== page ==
It’s a good idea to request mortgage quotes from at least three lenders. Each will send you a loan estimate detailing all of the costs associated with the mortgage, including interest rate, annual percentage rate (APR), and the origination fee. 

When you get the estimates, look at the total cost of each loan. One lender may offer a lower interest rate, but you may end up paying more with them because of other fees. 

A lender can also tell you all of the loan options available to you. If you’re eligible for a VA loan or USDA loan, you may want to use those instead of an FHA loan. Like FHA, VA and USDA loans are backed by the government, but they often have lower interest rates. 

The down payment requirements are also more attractive. Although FHA has a low down payment minimum of 3.5%, you can get a VA or USDA loan for 0% down. 

Still, each of these loans can be a solid route to homeownership, and a loan officer can guide you through your choices. 

FHA mortgage interest rates FAQs

Do FHA loans have lower interest rates?  FHA mortgage rates tend to be lower than conventional loans because they are backed by the Federal Housing Administration. The government insurance reduces the risks for lenders and encourages them to offer mortgages to people who may not meet credit and DTI eligibility requirements on conventional loans. 

What is a good FHA interest rate? It’s tough to say what a “good” FHA interest rate is because rates vary based on the market, lender, and your financial situation. You can give yourself the best shot at a competitive interest rate by maintaining good credit, keeping your debts low, and saving as much as you can for a down payment. The lower risk you appear to a lender, the better the rate they’re likely to give. 

What is the FHA 30-year fixed rate?  Interest rates fluctuate all the time, and the rate you’ll receive may be very different from what another borrower is offered. 

If you want to find out what your rate will be on a 30-year fixed-rate FHA mortgage, your best bet is to get preapproved through an FHA lender. They’ll give you a loan estimate, including interest rate, after you give them some initial information on your income, credit, and debts. 

What’s the catch with an FHA loan?  FHA loan requirements are more flexible than conventional loans, making it a great mortgage program, especially for first-time homebuyers. The only “catch,” if it can be called that, is the mortgage insurance premium (MIP). 

All FHA loans require an upfront and annual MIP. If you put down less than 10%, which most FHA borrowers do, you’ll owe MIP for the life of the loan. That’s different from conventional loans, which require private mortgage insurance (PMI) only until you’ve reached 20% home equity. 

To avoid the lifetime MIP, you can put down more than 10% on an FHA loan, and the MIP will fall off after 11 years. Or you can refinance to a conventional mortgage once you’ve reached 20% equity.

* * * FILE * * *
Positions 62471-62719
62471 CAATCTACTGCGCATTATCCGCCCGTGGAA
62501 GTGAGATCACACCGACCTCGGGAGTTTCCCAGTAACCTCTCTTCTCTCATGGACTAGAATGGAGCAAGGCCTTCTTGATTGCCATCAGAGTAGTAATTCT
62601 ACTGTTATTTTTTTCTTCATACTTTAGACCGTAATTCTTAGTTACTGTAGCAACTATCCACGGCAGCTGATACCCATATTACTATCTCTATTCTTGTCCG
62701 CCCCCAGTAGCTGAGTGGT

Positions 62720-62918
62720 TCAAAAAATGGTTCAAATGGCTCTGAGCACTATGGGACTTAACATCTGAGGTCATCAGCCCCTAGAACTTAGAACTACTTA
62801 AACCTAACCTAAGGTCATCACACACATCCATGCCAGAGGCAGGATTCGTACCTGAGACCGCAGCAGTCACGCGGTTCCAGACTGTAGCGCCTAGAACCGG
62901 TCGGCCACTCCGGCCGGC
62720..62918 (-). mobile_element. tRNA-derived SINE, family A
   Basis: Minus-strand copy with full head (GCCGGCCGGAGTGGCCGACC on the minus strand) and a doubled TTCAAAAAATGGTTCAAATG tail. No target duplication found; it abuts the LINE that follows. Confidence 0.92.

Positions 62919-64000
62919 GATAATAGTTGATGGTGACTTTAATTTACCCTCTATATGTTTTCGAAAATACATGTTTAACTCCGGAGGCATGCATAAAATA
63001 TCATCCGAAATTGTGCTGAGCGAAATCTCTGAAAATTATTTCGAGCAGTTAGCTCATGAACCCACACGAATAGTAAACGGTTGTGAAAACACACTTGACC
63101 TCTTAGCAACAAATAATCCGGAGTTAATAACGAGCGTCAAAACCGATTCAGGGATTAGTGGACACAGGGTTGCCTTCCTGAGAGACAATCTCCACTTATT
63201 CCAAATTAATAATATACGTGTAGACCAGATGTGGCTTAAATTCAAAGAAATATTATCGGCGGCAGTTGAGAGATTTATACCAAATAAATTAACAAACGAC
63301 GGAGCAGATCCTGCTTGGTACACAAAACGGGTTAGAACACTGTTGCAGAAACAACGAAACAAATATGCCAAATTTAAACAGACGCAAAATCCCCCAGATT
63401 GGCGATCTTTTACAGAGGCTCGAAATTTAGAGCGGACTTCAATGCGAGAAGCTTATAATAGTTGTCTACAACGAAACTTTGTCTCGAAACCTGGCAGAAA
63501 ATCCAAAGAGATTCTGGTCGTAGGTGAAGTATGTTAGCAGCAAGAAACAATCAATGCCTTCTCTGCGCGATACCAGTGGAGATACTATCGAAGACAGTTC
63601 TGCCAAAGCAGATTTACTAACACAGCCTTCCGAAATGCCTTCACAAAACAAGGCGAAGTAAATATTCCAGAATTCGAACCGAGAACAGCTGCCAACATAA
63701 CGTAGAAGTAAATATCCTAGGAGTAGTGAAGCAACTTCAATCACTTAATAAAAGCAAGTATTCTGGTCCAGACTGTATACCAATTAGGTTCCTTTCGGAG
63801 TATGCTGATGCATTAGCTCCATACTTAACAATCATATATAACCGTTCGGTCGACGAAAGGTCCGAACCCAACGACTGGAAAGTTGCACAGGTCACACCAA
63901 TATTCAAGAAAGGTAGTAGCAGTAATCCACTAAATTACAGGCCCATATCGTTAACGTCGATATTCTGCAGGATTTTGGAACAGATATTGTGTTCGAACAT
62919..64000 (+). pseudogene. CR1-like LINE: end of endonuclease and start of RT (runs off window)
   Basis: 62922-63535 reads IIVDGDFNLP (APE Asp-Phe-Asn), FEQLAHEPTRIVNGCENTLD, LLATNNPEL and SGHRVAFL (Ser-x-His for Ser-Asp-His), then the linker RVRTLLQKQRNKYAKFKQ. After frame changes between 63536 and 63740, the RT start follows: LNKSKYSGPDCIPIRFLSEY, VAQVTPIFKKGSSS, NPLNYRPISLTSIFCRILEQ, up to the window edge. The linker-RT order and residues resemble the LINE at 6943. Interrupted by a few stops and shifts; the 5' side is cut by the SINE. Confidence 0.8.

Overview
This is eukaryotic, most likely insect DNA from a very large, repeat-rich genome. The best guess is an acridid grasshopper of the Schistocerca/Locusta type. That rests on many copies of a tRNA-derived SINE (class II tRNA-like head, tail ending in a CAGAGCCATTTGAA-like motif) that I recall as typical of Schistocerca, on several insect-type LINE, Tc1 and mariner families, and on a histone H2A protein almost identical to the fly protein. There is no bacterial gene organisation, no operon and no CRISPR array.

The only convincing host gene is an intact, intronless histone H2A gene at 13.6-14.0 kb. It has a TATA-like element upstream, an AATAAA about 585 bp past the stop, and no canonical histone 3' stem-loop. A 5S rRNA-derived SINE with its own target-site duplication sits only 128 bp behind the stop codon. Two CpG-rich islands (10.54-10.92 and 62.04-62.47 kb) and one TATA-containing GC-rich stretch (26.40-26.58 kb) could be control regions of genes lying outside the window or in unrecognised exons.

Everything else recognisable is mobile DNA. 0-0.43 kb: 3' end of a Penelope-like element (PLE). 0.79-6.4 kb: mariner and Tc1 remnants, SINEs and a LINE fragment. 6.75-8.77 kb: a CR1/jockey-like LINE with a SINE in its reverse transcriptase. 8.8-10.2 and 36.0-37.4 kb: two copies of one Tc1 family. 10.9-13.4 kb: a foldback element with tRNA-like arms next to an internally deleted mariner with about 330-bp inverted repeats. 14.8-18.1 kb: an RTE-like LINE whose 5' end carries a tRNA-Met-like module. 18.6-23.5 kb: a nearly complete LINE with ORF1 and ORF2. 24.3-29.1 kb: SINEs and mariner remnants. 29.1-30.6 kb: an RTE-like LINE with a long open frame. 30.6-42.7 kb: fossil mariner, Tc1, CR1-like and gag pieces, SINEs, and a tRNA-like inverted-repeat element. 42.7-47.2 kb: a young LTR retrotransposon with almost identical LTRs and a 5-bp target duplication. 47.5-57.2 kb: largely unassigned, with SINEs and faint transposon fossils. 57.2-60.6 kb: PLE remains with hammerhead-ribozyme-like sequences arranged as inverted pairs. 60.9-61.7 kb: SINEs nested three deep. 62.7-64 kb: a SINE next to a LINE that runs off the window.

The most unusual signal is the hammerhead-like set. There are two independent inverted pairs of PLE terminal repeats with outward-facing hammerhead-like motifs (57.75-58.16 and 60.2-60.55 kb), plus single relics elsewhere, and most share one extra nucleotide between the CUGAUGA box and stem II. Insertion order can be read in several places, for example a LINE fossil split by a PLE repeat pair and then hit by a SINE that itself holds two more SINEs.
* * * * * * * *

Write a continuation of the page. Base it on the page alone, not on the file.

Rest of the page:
What is a good FICO score to buy a house?  FICO score requirements depend on the type of mortgage you choose. But with any loan program, higher is better. A high credit score shows that you’ve managed debt responsibly in the past, giving lenders confidence that you’ll pay your mortgage on time as well. 

To qualify for an FHA loan with 3.5% down, you’ll need a FICO score of 580 or higher. You may be eligible for an FHA loan with a 500 credit score, but you’ll have to put 10% down. 

Will my credit score affect my interest rate on an FHA loan?  Yes. Lenders use your credit score and credit history to determine your interest rate. However, FHA loans are much less rate-sensitive than conventional loans, so FHA might be your best choice if you have lower credit.

Will mortgage rates drop below 3% again?  We probably won’t see the historically low interest rates from 2020 again anytime soon. But while there’s nothing you can do about rates in the market, you can give yourself a leg up by tightening your budget and boosting your credit score before you apply for a mortgage. Remember that good credit, low debts, and solid savings can help you score a great rate. 

Will mortgage rates go down in 2022?  Mortgage rates fluctuate all the time, but they have been trending upward in 2022.

I want to check today's FHA mortgage rates 

Before you start looking at homes (even though the Zillow app is hard to resist), consider getting prequalified for an FHA loan with an FHA-approved lender. A prequalification shows you how much you may be able to borrow, so you can look for homes in your price range. 

Once you find a home, you can lock in an FHA loan rate. Until then, you can watch rates and perhaps get an estimate of what your rate would be today if you found a home.

Fairway is not affiliated with any government agencies. These materials are not from HUD or FHA, and were not approved by a government agency.

Some references sourced within this article have not been prepared by Fairway and are distributed for educational purposes only. The information is not guaranteed to be accurate and may not entirely represent the opinions of Fairway.